Life

Coming Home: Nettie's Story

Florence Dyck

Back row (left to right): Margaret, Willie, Nettie.

Back row (left to right): Margaret, Willie, Nettie.

When our family moved to Morden in 1951, I met Nettie Dyck, my first friend. I was 7 years old and had already lived in three communities in Ontario and was now in my fourth community in Manitoba. Nettie’s family had moved many times also but for entirely different reasons. My dad was sick and trying to find work he could do while Nettie’s parents were fleeing a brutal regime in Russia.
We lived in our grandmother’s house on the corner of Thornhill Avenue and 4th Street in Morden. Nettie and her family lived directly north of us on 4th Street. We were both in the same Grade 3 class at Maple Leaf School and we walked the 8 blocks back and forth to school together most days. On days we weren’t allowed to go to each other’s homes after school, we conspired to bring our dolls and accessories to the edge of each of our properties so we could still play. I felt that I, like Anne in Anne of Green Gables, had found a kindred spirit.
I knew that Nettie’s parents did not speak English as well as my parents did. I also knew that they had come from across the ocean and were sometimes referred to as DP’s (displaced persons) in a derogatory way. But I did not know their story. Nettie’s father would have liked to share some of their history with us but we were not interested. When Nettie’s dad tried to bring up past experiences in Russia and Germany at home, her mother said, “Ahhh! Those old stories. That happened so long ago. Let’s forget about them.” While researching my Mennonite history, I discovered what Nettie’s family went through in Russia before, during and after World War II.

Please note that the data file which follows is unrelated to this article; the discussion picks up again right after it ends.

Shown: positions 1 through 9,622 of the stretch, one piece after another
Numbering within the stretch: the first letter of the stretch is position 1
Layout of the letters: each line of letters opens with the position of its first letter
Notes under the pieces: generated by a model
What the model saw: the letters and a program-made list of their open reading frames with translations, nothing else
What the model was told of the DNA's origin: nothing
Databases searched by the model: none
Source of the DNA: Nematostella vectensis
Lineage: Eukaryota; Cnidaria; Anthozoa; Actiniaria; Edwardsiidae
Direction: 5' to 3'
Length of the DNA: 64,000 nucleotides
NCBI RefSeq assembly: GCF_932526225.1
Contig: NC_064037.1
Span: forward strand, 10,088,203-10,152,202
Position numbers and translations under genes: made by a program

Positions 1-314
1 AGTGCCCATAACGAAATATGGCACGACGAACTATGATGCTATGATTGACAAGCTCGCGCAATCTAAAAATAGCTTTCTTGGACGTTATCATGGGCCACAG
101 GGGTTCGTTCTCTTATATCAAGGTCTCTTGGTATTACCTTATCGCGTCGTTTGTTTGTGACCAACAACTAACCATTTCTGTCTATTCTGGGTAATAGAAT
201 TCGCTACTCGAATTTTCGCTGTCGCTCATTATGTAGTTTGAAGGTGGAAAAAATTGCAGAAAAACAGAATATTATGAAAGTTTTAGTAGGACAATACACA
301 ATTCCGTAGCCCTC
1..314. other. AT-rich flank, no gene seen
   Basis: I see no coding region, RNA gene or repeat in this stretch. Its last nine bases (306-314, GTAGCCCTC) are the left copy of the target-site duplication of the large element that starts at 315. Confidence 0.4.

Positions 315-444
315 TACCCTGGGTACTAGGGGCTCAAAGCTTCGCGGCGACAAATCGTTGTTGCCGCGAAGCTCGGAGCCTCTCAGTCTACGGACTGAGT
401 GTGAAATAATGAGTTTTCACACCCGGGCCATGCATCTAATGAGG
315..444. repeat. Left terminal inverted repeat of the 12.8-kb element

When Mennonites were persecuted in The Netherlands for their religious beliefs they fled to Prussia, later called Germany. As they began prospering in Prussia, they again felt threatened by the ruling class. Then Czarina Catharina of Russia invited the Mennonites to settle the vast grassy steppes she had won in a battle against Turkey. Many accepted her offer. They were given land, the right to educate their children in their own schools and the right to be exempted from military service.
Although Mennonites had lived in Russia for 100 years, they still considered themselves German. They talked Low German or High German in their homes and their children were taught High German in their schools and churches. Only the men who needed to communicate with Russian officials learned Russian.